Marking the Centenary of the Armistice in Flanders Fields
Saturday, 13 October
On the eleventh hour of the eleventh day of the eleventh month in 1918, the First World War officially came to an end with the signing of the Armistice. The guns fell silent and a war that lasted four years and four months, finally came to an end. This year, Flanders remembers the 100th anniversary of the signing of the Armistice with a series of special events as well as permanent memorials in Flanders Fields.
Last Post Ceremony at the Menin Gate
Since 1928, buglers have sounded the Last Post under the arches of the Menin Gate memorial in remembrance of the fallen, at precisely 8 p.m. every evening. This moving ceremony has become part of the local daily life in Ypres, however to mark the Armistice, there will be a special Last Post on Sunday 11 November at 11a.m. The ceremony will also be screened live from the Market Square.
The poppy will forever be an iconic symbol of remembrance. on 11 November St. Georges’ Memorial Church in Ypres will be inaugurating an impressive waterfall installation of 8,000 handmade poppies which will flow from the church tower into the garden. Built in 1927 to honour fallen British and Commonwealth soldiers, this Anglican church is itself a unique memorial to visit, providing a place of quiet reflection.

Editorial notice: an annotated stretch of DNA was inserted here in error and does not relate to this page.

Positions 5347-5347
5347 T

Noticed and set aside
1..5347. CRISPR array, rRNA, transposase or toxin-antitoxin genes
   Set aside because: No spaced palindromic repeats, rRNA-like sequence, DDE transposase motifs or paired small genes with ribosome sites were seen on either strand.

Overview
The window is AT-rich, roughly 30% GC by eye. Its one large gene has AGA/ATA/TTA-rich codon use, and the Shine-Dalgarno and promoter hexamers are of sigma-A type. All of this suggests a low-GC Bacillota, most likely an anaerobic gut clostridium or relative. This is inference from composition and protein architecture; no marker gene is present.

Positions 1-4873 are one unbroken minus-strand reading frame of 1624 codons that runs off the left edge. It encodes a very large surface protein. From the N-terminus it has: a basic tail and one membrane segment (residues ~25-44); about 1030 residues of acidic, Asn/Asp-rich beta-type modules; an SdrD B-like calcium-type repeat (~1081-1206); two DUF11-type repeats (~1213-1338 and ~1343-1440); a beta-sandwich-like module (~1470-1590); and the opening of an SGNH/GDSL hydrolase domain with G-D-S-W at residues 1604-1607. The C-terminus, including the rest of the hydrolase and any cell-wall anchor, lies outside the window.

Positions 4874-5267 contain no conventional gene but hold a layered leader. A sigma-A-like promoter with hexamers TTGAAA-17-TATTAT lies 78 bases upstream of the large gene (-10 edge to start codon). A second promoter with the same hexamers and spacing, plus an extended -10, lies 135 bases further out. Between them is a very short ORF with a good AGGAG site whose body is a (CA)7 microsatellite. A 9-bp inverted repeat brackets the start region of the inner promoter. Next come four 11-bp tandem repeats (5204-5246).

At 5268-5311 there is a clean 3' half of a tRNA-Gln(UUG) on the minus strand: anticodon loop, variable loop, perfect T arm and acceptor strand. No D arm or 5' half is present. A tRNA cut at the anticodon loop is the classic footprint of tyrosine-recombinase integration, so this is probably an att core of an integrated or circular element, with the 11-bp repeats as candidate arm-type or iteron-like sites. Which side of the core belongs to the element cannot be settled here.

Field of Remembrance
In the build up to the Armistice remembrance events, The Royal British Legion has been planting thousands of artificial poppies in green spaces above the ramparts, next to the Menin Gate. Each bears a personal message of gratitude to the First World War generation. For those looking to leave their own message, there are poppies available to plant at The Royal British Legion shop on the Market Square.
VISITFLANDERS will also be looking at how this and other remembrance events in the region, will continue to preserve the memory of this important period in our history. Buglers will continue to play the Last Post at Menin Gate for ‘in perpetuity’ whilst cemeteries and memorials will continue to be visited by thousands.
Battlefield walks started in the region in 1919 with Talbot House creator, Tubby Clayton and this interest in the region, will continue to live on. Hill 80's findings help impart the story about the importance of preserving history ‘for future generations’ as well as preaching a message of peace and reconciliation and Visit Flanders looks forward to sustain this interest beyond the end of the current centenary commemorations.